The entire family of organ-specific simulation models has been developed by the SRTR with input from the OPTN committees. These include the liver simulated allocation model (LSAM), the thoracic simulated allocation model (TSAM), and the kidney-pancreas simulated allocation model (KPSAM).

Each of these organ-specific SAMs has separate organ-specific components for inputs (candidate information, waiting list histories, and donor organ information), allocation rule specifications, placement models and posttransplant events. SAMs are designed to compare the differences in outcomes expected between allocation policies if they were nationally enacted and all other behavior remained the same. Exact replication of actual outcomes for a given year is not a specific goal, due to the effects of physician judgment and local variations in the means of implementing national allocation policy. However, validation tests comparing the results of these models with the actual results of particular calendar years has shown excellent agreement regarding those outcomes that are most relevant to the comparison of allocation rules. While certain proposed allocation systems require specific comparisons, the SRTR typically compares numbers of transplants, organ discards, and patient deaths when examining sets of proposed allocation systems against current rules.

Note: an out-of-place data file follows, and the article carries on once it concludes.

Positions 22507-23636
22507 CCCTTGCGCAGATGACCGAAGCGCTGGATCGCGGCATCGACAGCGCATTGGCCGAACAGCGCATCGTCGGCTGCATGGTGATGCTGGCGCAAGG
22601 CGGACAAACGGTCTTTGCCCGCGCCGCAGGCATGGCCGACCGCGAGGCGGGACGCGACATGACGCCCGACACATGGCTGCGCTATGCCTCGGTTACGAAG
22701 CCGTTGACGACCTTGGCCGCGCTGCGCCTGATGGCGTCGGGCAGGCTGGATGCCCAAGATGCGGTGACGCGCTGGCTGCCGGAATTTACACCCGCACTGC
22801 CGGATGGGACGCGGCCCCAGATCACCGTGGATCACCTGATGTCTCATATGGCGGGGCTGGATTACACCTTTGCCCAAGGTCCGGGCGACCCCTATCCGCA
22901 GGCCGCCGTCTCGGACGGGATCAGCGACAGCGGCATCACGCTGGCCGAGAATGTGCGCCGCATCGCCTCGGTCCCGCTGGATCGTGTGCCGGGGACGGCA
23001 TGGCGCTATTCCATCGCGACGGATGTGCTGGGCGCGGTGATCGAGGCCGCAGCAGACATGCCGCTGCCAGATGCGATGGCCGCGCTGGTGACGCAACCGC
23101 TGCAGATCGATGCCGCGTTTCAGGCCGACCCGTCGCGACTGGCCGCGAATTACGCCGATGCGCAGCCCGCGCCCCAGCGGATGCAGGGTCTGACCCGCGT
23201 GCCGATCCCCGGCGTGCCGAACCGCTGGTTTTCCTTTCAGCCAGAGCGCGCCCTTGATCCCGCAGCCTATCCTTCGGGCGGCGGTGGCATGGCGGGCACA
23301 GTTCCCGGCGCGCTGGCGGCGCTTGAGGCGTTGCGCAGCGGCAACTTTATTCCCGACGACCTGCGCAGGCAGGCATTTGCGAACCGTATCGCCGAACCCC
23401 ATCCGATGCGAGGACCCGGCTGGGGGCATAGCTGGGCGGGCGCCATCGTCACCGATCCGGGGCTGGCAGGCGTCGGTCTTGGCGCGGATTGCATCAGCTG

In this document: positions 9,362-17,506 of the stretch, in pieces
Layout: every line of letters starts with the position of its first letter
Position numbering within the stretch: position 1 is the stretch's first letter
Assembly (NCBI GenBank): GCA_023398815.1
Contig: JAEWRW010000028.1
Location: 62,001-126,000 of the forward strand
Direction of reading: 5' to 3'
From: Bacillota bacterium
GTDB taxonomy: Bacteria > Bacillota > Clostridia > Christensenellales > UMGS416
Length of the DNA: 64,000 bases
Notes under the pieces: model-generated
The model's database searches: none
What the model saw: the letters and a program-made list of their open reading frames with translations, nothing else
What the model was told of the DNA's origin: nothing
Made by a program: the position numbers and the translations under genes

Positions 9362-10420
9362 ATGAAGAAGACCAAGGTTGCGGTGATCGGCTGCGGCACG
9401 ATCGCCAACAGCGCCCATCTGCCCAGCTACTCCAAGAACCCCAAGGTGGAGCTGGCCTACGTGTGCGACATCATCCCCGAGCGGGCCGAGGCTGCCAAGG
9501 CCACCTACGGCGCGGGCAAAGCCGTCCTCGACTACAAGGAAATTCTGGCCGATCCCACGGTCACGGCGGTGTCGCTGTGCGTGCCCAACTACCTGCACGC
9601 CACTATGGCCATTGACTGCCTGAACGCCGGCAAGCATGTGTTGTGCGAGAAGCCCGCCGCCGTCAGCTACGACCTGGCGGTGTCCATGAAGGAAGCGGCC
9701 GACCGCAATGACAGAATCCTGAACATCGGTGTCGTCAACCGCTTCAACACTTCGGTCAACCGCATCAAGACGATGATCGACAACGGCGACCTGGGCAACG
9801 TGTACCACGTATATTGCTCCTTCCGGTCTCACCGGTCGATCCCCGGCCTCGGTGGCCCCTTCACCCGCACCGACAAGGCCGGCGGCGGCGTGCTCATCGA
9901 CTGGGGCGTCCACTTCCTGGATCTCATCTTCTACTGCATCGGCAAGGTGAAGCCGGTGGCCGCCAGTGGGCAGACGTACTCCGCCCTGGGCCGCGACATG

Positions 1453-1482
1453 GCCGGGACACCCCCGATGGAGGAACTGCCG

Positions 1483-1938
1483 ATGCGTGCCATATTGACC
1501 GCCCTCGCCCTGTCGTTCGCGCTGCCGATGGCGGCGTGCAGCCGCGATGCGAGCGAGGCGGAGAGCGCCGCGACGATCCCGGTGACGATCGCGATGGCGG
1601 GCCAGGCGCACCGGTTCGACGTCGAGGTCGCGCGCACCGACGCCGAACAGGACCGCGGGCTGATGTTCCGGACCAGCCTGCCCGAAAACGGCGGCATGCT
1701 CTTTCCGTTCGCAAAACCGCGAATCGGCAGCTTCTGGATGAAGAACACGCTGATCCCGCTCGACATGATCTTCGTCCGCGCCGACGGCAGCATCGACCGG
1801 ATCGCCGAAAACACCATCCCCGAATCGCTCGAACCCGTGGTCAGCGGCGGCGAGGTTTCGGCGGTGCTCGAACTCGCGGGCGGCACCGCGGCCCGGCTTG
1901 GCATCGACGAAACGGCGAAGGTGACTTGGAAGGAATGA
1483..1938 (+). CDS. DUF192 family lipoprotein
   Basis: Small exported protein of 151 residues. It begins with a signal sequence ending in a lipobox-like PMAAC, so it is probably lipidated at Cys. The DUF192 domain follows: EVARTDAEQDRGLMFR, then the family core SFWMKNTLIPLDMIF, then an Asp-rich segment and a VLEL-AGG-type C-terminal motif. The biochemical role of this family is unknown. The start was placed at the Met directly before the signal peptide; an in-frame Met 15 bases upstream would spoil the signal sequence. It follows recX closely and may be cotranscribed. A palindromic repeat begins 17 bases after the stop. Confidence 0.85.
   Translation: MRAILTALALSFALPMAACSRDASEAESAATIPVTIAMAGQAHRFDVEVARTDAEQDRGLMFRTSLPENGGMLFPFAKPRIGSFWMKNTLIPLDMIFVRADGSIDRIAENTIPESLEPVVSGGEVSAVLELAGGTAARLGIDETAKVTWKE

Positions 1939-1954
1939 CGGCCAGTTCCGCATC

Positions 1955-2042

SAMs have been used in support of OPTN committees charged with the development of national allocation policies to assess the effect of over 70 proposed changes to allocation policies prior to implementation. For instance, TSAM was used to evaluate the effect of implementing the new lung allocation policy, which is based on waiting list urgency and transplant benefit, compared with the previous system, which was based on waiting time. TSAM results indicated that lung patient deaths would decrease and overall patient life-years would increase under the proposed allocation system. LSAM was useful for evaluating the effect of a new allocation system that involved regionally sharing livers for MELD and PELD scores above 15, the effect of changing the score calculated for adolescents aged 12–17 from PELD to MELD, and the effect of requiring regional sharing of all pediatric donor livers to children from 0 to 11 years old. LSAM results indicated that by expanding the pool of donor organs available to candidates with higher MELD scores, these policy changes would reduce the number of deaths on the waiting list. KPSAM was used to test the effects of increasing points for zero HLA DR mismatches for pediatric recipients of kidneys from donors less than 35 years old. The KPSAM results indicated a sharp increase in pediatric transplantation rates under the proposed allocation system.